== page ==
Sunday, August 01, 2010

The Orthodox Marketing of Experimental Fiction

I've often wondered why literature hasn't learnt something from the success/hype of contemporary British art over the last decade or so. If there's not the equivalent of a literary unmade bed or pickled shark, perhaps there should have been. It's perhaps no surprise that its taken a writer steeped in artistic interventions, Tom McCarthy, to bring into the public eye the very idea of a British experimental writer. In her famous comparison of McCarthy and Joseph O'Neill, Zadie Smith posited these as two directions for the contemporary novel. (I didn't agree that these two novelists were actually doing so much that was different, simply approaching similar subjects in a different way.)

What has happened since, is that McCarthy's 3rd novel, "C", has been longlisted for the Booker even though it is only available to read from next week, and as a result, McCarthy is suddenly news, and his novel, and a discussion about it, are everywhere. Now signed to a "major" rather than tiny Alma Books (it appears that his second novel "Men in Space" may have been one he had prepared earlier), a very orthodox marketing campaign seems to have replaced any "guerilla" appeal to the blogosphere.

Amazingly it's 2 and a half years since I reviewed his debut "Remainder". I recognised it's European debt, calling his writing "taut, and unshowy", and that his response to our current "unknowable" world was one of "fascinated ennui." Its certainly not a realist novel, yet it inhabits a world that is more geographically accurate than, say, the novels of Kazuo Ishiguro.

My sense for "Remainder", and from much of the blogosphere interest in it, and McCarthy, was because it fitted a certain aesthetic drawn from writers such as Beckett, and which, to be fair, has been somewhat absent from British fiction for a while. (Though, I use the term British warily - surely readers of Kelman, Gray, Warner and even Welsh might baulk at being drawn in to that world.)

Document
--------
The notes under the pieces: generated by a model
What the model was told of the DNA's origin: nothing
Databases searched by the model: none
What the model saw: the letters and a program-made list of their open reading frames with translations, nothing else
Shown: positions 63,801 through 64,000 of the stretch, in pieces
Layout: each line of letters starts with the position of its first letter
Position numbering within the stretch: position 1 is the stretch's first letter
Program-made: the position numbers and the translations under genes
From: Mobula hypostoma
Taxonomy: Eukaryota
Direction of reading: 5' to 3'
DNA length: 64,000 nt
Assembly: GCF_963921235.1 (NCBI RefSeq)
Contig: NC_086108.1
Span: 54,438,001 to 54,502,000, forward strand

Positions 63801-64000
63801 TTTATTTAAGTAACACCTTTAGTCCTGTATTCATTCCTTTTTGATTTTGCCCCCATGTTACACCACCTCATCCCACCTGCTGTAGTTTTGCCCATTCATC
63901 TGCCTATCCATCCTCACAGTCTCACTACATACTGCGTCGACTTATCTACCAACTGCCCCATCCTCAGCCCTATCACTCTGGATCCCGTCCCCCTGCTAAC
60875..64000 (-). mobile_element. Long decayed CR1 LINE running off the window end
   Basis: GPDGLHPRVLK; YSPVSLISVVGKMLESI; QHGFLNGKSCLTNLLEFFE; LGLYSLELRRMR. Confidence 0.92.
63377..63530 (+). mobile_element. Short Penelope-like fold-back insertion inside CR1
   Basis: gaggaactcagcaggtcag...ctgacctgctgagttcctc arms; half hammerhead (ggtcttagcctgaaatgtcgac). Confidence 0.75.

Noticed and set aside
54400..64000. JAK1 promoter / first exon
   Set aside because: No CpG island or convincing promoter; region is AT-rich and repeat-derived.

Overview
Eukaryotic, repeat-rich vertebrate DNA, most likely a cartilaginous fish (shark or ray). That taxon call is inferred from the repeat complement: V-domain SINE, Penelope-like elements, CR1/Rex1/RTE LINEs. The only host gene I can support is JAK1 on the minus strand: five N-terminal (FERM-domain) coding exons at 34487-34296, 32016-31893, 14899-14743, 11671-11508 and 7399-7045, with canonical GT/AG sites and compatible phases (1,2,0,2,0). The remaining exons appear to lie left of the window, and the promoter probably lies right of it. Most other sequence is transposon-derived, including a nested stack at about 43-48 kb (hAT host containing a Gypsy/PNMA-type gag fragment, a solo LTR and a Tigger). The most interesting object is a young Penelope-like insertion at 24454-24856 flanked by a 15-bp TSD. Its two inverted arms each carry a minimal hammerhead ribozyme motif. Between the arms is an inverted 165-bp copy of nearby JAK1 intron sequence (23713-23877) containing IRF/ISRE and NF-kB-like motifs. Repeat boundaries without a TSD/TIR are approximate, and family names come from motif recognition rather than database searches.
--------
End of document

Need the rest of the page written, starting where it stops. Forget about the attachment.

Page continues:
Last week we had a fascinating piece by McCarthy sketching the development of his new novel in the context of technological and artistic developments almost a century ago. Its a fascinating, if selective article, as it wasn't just the modernists, but late Victorians such as William Morris, and Edwardians like H.G. Wells who were most interested in how the technological age was changing both the world, and art. The Futurism exhibition at Tate Modern recently highlighted the electric charge of that period, yet like the imagists, the Futurists, didn't necessarily produce first rate art, for all their fascination with the electric light and the mechanical engine. Where McCarthy's piece is at its most interesting is where he talks about how a "technologically savvy sensibility might see (literature) completely differently: as a set of transmissions," - rather than as a work of self-expression. This is fascinating, and is also quite a subtle position, for it unhooks his work from modernism (which was nothing if it wasn't self-expression), and places it elsewhere. Where that "elsewhere" may be might be problematic. I already see literature absent from discussions of digital technology, arts, culture - even politics - and have a suspicion its to do with language. A poetic or descriptive language doesn't survive long in a technocracy.